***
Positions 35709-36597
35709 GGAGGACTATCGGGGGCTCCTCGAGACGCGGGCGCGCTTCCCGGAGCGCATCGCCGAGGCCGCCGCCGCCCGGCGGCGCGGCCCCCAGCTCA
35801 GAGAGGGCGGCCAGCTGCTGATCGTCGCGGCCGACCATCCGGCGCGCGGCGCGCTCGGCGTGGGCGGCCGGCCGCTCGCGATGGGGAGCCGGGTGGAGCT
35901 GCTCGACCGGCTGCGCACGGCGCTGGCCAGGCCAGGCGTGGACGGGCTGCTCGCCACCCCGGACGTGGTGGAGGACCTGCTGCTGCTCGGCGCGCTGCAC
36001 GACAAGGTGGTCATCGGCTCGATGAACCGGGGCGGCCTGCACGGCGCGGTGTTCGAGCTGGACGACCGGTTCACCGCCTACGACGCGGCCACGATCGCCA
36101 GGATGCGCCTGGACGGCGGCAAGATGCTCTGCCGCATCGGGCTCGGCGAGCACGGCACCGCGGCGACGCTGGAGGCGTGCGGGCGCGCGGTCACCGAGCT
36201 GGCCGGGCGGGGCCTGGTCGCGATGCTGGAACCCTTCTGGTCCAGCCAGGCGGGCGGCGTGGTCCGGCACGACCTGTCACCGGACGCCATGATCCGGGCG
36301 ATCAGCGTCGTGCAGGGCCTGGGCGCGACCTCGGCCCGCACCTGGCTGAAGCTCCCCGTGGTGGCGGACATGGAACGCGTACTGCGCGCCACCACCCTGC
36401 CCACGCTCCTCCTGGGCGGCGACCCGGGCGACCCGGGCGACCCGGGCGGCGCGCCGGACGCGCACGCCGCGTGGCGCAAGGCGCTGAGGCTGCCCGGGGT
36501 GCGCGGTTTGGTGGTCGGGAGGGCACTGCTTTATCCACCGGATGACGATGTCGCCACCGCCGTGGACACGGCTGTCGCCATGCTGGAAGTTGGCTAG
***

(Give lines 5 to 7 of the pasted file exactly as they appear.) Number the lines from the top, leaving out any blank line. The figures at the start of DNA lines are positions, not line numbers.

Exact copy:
36001 GACAAGGTGGTCATCGGCTCGATGAACCGGGGCGGCCTGCACGGCGCGGTGTTCGAGCTGGACGACCGGTTCACCGCCTACGACGCGGCCACGATCGCCA
36101 GGATGCGCCTGGACGGCGGCAAGATGCTCTGCCGCATCGGGCTCGGCGAGCACGGCACCGCGGCGACGCTGGAGGCGTGCGGGCGCGCGGTCACCGAGCT
36201 GGCCGGGCGGGGCCTGGTCGCGATGCTGGAACCCTTCTGGTCCAGCCAGGCGGGCGGCGTGGTCCGGCACGACCTGTCACCGGACGCCATGATCCGGGCG